I was recently speaking with a fellow caregiver warrior, and she was telling me how in the days before her father passed, the only thing he would eat was ice cream.

I laughed out loud and told her that my Mom’s diet in the months before she passed consisted of watered down decaf coffee, Diet Pepsi – which she’d finally agreed to drink – lebanon baloney and butter cookies. At the end, she was blowing through three tins of cookies every few days.

Obviously, these are not the healthiest of foods. My friend and I were in complete agreement about that, but we were both guilt-free about these diets.

We had done everything in our power to serve healthy well-rounded meals in portions that were pleasing and not overwhelming. We had pulled out every stop to ensure our parents were eating well.

When I think of all the groceries I lugged around weekend after weekend, slowly changing my parents’ house into a heathy, organic, vegetable, fruit and protein home instead of the inside of a junk food candy store, I am amazed at my persistence and patience.

When the Person You Care for Refuses Healthy Foods

However, there came a time when all my best efforts fell by the way side. My mom started refusing good, consistent meals no matter how I arranged the food, what technique I applied or what choices I made.

She began wanting only very specific things, and the schedule I had put her on to give her a sense of consistency had no impact at all, except to make her angry and agitated.

I began to panic. She wasn’t losing a lot of weight, but the implications of how this would all affect her body and overall health kept me up at night. Which ended up being a good thing because I was able to see that she and my dad were up in the middle of the night, having tea and butter cookies.

She didn’t seem to mind eating then!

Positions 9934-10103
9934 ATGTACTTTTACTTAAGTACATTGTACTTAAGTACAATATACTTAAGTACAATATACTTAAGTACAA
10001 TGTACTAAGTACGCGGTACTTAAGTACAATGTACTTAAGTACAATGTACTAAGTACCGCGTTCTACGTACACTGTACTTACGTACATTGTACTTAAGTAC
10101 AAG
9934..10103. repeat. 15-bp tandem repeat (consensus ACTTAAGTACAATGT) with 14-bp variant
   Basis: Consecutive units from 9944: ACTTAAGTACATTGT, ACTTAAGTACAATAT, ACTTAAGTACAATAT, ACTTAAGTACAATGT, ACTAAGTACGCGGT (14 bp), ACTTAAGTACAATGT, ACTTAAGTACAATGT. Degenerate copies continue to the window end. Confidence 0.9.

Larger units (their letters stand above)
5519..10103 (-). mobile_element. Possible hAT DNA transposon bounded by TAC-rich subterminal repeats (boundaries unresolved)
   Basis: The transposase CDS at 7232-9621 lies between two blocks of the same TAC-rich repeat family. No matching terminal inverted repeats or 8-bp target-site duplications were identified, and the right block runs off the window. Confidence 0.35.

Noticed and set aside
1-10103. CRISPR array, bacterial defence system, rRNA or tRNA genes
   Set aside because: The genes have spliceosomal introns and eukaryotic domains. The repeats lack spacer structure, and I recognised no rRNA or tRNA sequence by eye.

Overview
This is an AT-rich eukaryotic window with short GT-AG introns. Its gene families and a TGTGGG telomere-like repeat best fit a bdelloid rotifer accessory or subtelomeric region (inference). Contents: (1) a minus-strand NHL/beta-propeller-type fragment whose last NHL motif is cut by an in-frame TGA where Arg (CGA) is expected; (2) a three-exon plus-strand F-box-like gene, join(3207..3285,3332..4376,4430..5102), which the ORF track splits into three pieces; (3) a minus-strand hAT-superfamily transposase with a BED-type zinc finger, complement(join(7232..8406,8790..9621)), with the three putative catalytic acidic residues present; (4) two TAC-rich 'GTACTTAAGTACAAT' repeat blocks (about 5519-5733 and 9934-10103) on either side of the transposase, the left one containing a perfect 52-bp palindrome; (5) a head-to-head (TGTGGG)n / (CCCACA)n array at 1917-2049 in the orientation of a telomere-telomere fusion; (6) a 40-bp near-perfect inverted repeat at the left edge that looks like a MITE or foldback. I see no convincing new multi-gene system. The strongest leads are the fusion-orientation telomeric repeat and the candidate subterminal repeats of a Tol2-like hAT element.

So it wasn’t that she couldn’t eat, which was confirmed by the doctor. It was just that she really only had a taste for certain things, most of which were lifetime familiar favorites.

Don’t Deny the Foods Your Loved One Enjoys

So I began experimenting with things that she seemed to actually want to eat and sneaking other stuff in. This worked for a while. But, as her condition worsened – and we had the added stress of my dad’s illness – she usually refused anything but her standard favorites.

Even up until the end of her life, I always tried to get her to eat a balanced diet but never denied her the food she loved and always seemed to enjoy.

I felt guilty for a while, then finally learned to ask myself the question, “How important is it?” If she didn’t eat or drink at all, it would be disastrous.

If the perfect organic meal I had planned for her wasn’t something that worked for her, I had to let it go. Most certainly, I realized I shouldn’t torture her or feel guilty about it. I should do what I do best: care about her deeply and make all the best adjustments I could along the way.

She assumed the world was taking care of her and expected me to give her what she wanted and needed. I was there to do just that to the best of my ability. The rest of it was up to a power much greater than the both of us.

As a Caregiver, You Are Making the Right Decisions with the Best Intentions

Of course, this is about my personal journey and choices. By no means am I suggesting that it should work for everyone, and I do advise consulting doctors and professionals all along the way about your particular situation with the eating habits of those you care for.

What I can recommend, however, is giving yourself a break. Know you are making all the right decisions with the best intentions. Do not feel guilty or second guess yourself.

As caregiver warriors, we are constantly changing priorities and making adjustments. As you make these adjustments, please know that if you are doing them with concern and love, there are no wrong choices.

Reason things out but let there be no self-criticism. Sometimes ice cream and cookies are the best way to go.

If you are a caregiver, do you try to always serve a balanced diet or let your loved one eat what they like? Do you have any tips that have worked for you? Please share them in the comments below.

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